Acumen PR case study
ReacTec Limited, a ‘spin out’ company from University of Edinburgh, is a pioneer in the development of vibration control technology.
The company originally developed a prototype ski named Concept 3, that was engineered with a unique sensor integrated into the ski substrate that absorbed vibration by adapting itself to the ski conditions – soft snow or hard packed snow.
In essence, The Concept 3 Ski works in a similar way that nerves interact with muscles in the human body, sensors integrated into the ski monitor vibrations and provide input into a control interface which triggers a reaction from an active material combined onto the structure of the ski.
Skiers will be able to effectively use the Concept 3 Ski on and off piste. The varying properties of the active material will adapt the behaviour of the ski making it more flexible or rigid depending on the snow conditions. The ski will stiffen when ridden on hard packed snow or become more flexible as the snow melts or on powder snow.
The technology enables greater edge contact to be maintained with the slope and will therefore increase the skier’s ability to control the ski. The adaptive ski also holds significant advantages for the skier in that it will reduce fatigue by absorbing more vibrations, allowing the skier to ski for longer.
Acumen’s campaign for Reactec focused on media relations, but it was decided after discussion with the ReacTec management that the importance of “selling in” the vibration control technology reducing the emphasis on the prototype ski should be prioritised when dealing with the ‘vertical’ trade media.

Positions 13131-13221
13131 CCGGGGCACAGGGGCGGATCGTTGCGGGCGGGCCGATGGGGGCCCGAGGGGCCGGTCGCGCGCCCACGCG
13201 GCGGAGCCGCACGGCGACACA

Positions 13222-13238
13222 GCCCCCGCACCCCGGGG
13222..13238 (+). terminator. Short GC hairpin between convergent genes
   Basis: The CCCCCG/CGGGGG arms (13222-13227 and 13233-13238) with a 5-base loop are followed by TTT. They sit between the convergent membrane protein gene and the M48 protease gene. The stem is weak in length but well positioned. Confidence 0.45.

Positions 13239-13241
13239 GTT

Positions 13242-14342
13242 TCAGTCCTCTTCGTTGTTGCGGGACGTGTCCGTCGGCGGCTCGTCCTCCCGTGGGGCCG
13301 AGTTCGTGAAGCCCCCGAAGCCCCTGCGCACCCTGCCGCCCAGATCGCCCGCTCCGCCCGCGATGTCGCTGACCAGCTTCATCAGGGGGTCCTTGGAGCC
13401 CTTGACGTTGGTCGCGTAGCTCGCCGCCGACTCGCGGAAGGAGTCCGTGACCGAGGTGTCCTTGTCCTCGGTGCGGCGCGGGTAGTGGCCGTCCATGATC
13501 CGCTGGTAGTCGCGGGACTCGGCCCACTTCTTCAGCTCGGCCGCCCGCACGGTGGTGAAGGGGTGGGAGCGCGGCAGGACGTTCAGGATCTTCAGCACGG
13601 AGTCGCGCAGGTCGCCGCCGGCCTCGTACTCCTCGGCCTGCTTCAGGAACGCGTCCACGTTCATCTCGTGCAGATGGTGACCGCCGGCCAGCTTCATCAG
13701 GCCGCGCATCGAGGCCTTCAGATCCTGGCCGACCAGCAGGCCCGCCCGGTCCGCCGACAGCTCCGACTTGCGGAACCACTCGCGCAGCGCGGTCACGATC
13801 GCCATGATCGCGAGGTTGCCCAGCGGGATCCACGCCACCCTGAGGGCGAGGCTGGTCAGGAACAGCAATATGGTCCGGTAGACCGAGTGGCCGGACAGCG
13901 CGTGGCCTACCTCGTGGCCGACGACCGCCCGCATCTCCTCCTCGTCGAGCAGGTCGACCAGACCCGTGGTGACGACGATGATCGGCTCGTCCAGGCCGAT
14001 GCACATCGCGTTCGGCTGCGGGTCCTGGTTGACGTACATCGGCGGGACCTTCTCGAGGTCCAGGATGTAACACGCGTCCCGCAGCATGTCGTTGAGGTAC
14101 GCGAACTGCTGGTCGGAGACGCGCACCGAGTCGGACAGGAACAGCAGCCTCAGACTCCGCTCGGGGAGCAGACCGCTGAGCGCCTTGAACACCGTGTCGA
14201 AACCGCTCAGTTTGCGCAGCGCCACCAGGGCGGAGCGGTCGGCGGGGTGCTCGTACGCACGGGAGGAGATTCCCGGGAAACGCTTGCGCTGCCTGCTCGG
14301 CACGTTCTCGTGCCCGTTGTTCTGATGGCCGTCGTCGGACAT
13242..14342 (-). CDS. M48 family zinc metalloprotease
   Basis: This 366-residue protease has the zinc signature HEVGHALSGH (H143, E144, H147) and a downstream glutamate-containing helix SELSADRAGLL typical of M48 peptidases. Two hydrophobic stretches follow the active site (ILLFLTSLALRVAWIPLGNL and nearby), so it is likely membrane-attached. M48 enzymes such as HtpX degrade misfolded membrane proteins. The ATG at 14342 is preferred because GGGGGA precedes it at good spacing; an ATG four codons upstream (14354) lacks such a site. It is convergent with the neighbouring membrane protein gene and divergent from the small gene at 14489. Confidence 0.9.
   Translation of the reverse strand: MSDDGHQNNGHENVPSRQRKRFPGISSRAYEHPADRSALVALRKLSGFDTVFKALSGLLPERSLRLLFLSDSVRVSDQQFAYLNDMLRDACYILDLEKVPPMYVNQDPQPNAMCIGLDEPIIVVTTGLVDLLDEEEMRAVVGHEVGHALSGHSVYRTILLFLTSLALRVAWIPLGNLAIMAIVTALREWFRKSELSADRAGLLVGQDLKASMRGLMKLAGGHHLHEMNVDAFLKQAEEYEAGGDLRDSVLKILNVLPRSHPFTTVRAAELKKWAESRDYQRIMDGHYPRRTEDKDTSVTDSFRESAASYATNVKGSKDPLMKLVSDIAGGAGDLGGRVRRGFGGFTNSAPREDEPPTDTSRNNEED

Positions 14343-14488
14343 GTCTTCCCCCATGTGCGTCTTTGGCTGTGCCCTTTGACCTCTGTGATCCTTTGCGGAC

It was agreed that Acumen would thoroughly research a small selection of trade media that had the credentials to get the correct messages over to a new audience for the company.
It was felt that, in this instance, one trade magazine met the criteria
After a series of discussions with the UK’s leading industrial design magazine Eureka, the editor, Mark Fletcher agreed to take a closer look at the technology and discuss with ReacTec how the vibration control technology could be developed and applied into other areas of engineering design.
Interviews were then arranged between the magazine and Reactec engineering director Peter Watson.
A full page article subsequently appeared in Eureka the following month, complete with schematic diagrams of the vibration control sensors and an in depth appraisal of the technology.
From this, an engineering director from one of the world’s largest manufacturers of power tools showed an interest in the ReacTec’s technology and the company went on to conclude a major contract on the back of this article being read.
Other companies have also shown an interest in this technology and Acumen is delighted having played its role as the catalyst in bring Reactec’s active control system to a much wider audience.
The contract with the power tool manufacturer is well into six figures and they have recently secured a deal with one of the UK’s leading audio equipment manufacturers to supply vibration control technology to its new generation of audio speakers.
This again came on the back of the major news article in Eureka Magazine.
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